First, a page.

Golkonda, otherwise called Golconda, Gol Konda ("Round formed slope"), or Golla Konda, (Shepherd's Hill) is a stronghold and fortress in Southern India and was the capital of the medieval sultanate of the Qutb Shahi tradition (c. 1512– 1687), is arranged 11 km west of Hyderabad. It is likewise a tehsil of Hyderabad area, Telangana, India. The locale is known for the mines that have delivered a portion of the world's most celebrated jewels, including the Koh-I-Noor, the Hope Diamond, Nassak Diamond and the Noor-UL-Ain.
Golkonda is one of the famous Hyderabad Tourist places. One can visit Golkonda by the Tour Packages Providing by the 1 day Hyderabad City Tour at very affordable prices only at Rs 499/-
Golkonda was initially known as Mankal.Golkonda Fort was first worked by the Kakatiyas as a feature of their western resistances along the lines of the Kondapalli Fort. The city and the fortification were based on a rock slope that is 120 meters high, encompassed by monstrous parapets. The stronghold was remade and fortified by Rani Rudrama Devi and her successor Prataparudra.Later, the post went under the control of the Musunuri Nayaks, who vanquished the Tughlaqi armed force involving Warangal.It was surrendered by the Masonry Kapaya Bhupathi to the Bahmani Sultanate as a major aspect of an arrangement in 1364.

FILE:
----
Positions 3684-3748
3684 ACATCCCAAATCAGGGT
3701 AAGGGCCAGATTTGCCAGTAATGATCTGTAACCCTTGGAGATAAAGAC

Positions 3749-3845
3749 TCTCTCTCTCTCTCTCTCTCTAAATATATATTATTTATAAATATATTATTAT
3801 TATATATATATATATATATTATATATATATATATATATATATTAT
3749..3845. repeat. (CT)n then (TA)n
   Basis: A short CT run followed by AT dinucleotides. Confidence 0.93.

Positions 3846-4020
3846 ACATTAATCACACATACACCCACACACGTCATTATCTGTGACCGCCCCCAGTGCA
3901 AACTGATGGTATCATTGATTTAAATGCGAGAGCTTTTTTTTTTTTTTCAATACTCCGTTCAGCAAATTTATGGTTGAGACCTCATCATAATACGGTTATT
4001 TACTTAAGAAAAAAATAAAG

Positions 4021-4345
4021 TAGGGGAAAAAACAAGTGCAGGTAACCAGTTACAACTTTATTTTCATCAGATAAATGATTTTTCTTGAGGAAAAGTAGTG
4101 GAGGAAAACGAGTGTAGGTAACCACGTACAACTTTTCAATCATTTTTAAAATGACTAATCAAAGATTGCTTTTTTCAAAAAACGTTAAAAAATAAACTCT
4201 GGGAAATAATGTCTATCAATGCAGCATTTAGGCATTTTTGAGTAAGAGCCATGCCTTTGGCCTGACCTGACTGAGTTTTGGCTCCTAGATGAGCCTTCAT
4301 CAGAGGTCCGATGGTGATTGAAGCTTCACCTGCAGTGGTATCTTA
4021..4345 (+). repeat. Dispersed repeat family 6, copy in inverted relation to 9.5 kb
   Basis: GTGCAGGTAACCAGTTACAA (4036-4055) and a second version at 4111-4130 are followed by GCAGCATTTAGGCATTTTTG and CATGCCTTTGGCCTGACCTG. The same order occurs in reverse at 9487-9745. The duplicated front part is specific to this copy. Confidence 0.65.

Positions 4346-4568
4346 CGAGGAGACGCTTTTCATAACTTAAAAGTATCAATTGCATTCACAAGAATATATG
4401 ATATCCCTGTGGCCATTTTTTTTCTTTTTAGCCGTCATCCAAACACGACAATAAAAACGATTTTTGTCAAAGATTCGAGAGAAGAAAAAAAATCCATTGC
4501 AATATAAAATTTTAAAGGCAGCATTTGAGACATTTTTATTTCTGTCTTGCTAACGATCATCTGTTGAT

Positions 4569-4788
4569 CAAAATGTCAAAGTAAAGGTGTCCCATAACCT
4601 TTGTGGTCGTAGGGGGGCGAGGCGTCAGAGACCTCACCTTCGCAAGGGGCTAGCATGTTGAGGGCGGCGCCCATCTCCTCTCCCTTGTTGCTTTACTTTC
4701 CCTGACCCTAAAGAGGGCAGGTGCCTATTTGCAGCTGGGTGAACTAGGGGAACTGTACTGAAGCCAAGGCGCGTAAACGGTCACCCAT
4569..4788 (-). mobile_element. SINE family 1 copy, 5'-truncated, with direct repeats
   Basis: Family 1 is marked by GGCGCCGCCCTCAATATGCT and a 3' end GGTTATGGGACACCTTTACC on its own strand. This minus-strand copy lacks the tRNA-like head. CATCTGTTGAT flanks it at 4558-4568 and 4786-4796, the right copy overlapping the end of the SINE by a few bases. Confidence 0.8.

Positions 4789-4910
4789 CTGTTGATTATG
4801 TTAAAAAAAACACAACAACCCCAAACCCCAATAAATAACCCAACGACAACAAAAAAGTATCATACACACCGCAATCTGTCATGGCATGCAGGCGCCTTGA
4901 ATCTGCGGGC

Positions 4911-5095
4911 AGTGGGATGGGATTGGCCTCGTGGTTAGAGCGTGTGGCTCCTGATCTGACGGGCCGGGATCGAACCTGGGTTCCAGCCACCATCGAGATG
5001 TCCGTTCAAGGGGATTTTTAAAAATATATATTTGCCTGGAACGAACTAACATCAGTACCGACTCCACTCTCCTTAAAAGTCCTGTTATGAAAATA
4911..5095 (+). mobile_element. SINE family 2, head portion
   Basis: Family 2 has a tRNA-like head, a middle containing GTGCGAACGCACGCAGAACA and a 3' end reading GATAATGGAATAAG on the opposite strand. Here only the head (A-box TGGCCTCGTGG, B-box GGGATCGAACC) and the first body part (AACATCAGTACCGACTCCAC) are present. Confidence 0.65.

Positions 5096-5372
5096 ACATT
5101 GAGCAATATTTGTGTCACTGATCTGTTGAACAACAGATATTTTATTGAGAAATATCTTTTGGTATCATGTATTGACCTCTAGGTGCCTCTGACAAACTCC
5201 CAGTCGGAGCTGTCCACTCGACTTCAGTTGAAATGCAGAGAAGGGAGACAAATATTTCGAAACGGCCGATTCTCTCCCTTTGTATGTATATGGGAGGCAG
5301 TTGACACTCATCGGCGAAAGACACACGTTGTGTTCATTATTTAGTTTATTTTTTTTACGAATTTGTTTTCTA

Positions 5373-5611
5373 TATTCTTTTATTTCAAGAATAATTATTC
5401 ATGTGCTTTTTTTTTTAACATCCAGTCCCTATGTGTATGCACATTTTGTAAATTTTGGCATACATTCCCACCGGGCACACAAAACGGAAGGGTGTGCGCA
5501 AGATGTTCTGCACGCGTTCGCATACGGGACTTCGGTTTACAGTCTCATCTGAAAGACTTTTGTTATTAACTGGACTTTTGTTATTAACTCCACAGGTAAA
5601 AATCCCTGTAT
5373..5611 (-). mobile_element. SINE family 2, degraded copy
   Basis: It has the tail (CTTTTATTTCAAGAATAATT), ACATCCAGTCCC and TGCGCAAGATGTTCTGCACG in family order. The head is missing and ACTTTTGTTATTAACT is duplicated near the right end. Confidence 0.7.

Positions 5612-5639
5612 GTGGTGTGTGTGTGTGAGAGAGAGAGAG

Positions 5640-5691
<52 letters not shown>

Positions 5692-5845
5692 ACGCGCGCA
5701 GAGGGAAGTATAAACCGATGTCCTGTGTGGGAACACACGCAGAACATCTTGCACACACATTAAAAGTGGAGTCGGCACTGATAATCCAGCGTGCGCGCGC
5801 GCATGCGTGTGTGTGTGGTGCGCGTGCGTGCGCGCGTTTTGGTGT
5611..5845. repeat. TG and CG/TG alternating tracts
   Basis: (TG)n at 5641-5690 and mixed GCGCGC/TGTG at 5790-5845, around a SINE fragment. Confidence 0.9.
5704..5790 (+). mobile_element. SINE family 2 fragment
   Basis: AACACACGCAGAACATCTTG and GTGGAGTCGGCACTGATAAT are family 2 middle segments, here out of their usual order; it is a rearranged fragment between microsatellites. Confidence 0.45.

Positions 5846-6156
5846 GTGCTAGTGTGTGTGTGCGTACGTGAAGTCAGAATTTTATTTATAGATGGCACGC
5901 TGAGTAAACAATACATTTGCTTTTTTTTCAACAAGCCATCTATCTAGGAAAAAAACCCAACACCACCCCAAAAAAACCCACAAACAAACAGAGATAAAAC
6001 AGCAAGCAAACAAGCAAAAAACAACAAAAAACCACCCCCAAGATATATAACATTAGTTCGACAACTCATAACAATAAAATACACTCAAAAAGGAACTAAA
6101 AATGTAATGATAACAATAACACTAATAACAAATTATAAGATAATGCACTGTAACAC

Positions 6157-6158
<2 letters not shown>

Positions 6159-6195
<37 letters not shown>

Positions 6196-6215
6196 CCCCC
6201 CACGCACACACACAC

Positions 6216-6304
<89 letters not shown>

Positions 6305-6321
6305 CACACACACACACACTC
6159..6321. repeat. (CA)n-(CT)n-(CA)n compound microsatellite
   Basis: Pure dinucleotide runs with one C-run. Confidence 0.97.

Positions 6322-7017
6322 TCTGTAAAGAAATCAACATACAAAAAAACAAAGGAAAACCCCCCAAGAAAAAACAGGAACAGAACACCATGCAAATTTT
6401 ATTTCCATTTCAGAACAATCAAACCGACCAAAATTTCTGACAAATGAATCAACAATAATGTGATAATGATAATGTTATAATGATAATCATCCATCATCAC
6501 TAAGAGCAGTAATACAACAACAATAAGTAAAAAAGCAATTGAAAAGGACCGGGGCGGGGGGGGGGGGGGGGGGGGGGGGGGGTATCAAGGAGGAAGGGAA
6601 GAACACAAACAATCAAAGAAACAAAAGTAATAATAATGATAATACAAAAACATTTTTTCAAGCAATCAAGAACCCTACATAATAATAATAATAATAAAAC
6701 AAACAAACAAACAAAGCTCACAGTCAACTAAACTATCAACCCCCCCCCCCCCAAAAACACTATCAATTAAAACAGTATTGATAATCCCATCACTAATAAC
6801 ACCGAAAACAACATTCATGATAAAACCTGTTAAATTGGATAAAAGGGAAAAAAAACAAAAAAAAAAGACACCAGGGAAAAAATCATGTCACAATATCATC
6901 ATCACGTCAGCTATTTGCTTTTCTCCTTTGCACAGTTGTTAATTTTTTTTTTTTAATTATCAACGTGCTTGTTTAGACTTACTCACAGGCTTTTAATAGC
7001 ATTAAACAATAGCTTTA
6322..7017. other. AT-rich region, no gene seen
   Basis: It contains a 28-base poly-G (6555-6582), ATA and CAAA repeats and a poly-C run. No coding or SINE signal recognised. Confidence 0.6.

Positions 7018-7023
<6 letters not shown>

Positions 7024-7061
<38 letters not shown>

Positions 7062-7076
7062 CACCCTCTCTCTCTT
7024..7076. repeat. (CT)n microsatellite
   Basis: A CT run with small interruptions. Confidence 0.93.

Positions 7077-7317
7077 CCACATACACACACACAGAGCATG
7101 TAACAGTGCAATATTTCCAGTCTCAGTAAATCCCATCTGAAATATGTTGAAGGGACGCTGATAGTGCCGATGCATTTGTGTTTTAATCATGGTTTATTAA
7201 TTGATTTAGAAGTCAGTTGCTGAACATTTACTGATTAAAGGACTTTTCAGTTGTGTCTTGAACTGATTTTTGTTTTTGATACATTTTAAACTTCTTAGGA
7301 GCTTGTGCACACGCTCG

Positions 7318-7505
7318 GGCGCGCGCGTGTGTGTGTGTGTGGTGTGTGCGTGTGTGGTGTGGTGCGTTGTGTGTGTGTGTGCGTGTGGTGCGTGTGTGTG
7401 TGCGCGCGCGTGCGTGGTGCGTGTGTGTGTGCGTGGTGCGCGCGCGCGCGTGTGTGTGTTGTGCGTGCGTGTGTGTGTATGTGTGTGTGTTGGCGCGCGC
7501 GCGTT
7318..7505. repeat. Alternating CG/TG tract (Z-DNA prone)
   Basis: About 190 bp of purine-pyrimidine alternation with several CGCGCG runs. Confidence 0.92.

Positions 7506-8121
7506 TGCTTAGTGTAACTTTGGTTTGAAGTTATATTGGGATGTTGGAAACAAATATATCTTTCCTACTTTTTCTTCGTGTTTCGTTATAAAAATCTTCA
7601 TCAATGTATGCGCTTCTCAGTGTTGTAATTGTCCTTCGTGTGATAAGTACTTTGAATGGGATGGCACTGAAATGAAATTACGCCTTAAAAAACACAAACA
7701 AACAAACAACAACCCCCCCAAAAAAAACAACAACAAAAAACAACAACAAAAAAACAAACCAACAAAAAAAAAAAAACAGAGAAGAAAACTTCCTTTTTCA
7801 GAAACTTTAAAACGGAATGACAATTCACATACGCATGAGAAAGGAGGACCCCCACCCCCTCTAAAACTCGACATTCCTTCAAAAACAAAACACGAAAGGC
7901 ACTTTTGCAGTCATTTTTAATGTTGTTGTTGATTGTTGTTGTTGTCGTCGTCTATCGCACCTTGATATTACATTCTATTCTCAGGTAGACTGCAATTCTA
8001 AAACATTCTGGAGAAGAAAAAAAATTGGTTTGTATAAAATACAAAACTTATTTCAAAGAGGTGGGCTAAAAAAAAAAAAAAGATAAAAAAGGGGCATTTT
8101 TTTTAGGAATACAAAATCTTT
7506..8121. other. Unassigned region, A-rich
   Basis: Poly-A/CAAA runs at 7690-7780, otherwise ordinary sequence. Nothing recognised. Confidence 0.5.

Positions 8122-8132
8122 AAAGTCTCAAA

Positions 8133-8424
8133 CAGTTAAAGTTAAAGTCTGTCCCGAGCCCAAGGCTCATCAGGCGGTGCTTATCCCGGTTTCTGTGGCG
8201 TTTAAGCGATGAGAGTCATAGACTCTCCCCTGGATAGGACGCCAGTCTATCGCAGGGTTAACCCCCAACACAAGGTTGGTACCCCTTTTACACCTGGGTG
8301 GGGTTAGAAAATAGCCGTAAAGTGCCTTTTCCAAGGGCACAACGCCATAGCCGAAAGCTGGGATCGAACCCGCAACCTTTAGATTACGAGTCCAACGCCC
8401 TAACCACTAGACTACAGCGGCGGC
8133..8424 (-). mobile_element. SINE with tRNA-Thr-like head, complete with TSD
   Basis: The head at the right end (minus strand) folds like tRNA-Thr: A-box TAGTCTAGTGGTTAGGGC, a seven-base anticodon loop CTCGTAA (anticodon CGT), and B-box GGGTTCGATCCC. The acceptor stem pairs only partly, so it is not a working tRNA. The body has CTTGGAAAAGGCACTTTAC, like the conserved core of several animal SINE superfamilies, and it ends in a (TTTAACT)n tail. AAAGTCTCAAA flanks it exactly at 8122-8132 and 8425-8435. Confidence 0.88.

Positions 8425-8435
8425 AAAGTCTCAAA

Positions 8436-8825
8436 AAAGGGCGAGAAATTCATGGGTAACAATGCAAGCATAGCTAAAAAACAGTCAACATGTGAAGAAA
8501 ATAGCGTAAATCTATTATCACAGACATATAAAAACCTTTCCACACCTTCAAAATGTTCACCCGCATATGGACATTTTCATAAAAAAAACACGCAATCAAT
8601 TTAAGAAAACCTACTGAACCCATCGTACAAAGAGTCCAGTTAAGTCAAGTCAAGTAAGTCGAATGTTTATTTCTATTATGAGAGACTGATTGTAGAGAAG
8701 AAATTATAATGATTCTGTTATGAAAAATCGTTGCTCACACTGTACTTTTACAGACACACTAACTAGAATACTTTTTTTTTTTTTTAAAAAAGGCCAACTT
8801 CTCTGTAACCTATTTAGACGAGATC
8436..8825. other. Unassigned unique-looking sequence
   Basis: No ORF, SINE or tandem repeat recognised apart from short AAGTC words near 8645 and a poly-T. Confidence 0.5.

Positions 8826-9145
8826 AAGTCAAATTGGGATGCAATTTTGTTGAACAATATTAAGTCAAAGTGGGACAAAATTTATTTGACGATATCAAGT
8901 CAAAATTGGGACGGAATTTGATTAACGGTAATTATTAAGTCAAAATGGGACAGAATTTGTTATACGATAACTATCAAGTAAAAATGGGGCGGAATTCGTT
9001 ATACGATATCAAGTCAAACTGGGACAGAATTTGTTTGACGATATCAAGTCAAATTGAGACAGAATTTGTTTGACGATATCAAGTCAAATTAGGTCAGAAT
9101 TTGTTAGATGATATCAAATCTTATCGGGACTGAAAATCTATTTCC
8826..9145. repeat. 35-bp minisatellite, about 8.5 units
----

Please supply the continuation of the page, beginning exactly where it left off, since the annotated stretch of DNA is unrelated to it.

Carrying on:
Under the Bahmani Sultanate, Golkonda gradually rose to noticeable quality. Sultan Quli Qutb-UL-Mulk, sent as a legislative leader of Telangana, built up it as the seat of his legislature around 1501. Bahmani rule slowly debilitated amid this period, and Sultan Quli finally ended up free at 1538, setting up the Qutb Shahi tradition, situated in Golkonda. Over a time of 62 years, the mud fortress were extended by the initial three Qutb Shahi sultans into the present structure, a monstrous stronghold of rock reaching out around 5 km in boundary.It remained the capital of the Qutb Shahi administration until 1590 when the capital was moved to Hyderabad. The Qutb Shahis extended the stronghold, whose 7 km external divider encased the city.
The stronghold at last fell into demolishing in 1687, following an eight-month-long attack prompted its fall on account of the Mughal sovereign Aurangzeb.
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|Wednesday||9:00 A.M – 5:30 P.M|
|Thursday||9:00 A.M – 5:30 P.M|
|Friday||9:00 A.M – 5:30 P.M|
|Saturday||9:00 A.M – 5:30 P.M|
|Sunday||9:00 A.M – 5:30 P.M|
Rs.5/- per Person for Indians
Rs.100/- per Person for Foreign Nationals
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